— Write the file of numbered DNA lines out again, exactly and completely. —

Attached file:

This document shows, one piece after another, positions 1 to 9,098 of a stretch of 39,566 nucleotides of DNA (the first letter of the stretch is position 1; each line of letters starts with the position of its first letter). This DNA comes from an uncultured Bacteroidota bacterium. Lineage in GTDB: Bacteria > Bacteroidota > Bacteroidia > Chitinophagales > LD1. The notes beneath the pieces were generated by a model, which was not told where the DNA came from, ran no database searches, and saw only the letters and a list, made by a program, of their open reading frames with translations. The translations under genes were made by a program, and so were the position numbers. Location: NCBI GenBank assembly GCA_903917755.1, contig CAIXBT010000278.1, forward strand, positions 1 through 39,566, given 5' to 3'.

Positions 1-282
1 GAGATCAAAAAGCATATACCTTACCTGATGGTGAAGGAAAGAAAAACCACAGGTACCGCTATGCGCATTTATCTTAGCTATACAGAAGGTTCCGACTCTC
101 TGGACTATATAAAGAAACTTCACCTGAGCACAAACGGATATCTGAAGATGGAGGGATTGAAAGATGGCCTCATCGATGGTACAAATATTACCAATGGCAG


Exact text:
This document shows, one piece after another, positions 1 to 9,098 of a stretch of 39,566 nucleotides of DNA (the first letter of the stretch is position 1; each line of letters starts with the position of its first letter). This DNA comes from an uncultured Bacteroidota bacterium. Lineage in GTDB: Bacteria > Bacteroidota > Bacteroidia > Chitinophagales > LD1. The notes beneath the pieces were generated by a model, which was not told where the DNA came from, ran no database searches, and saw only the letters and a list, made by a program, of their open reading frames with translations. The translations under genes were made by a program, and so were the position numbers. Location: NCBI GenBank assembly GCA_903917755.1, contig CAIXBT010000278.1, forward strand, positions 1 through 39,566, given 5' to 3'.

Positions 1-282
1 GAGATCAAAAAGCATATACCTTACCTGATGGTGAAGGAAAGAAAAACCACAGGTACCGCTATGCGCATTTATCTTAGCTATACAGAAGGTTCCGACTCTC
101 TGGACTATATAAAGAAACTTCACCTGAGCACAAACGGATATCTGAAGATGGAGGGATTGAAAGATGGCCTCATCGATGGTACAAATATTACCAATGGCAG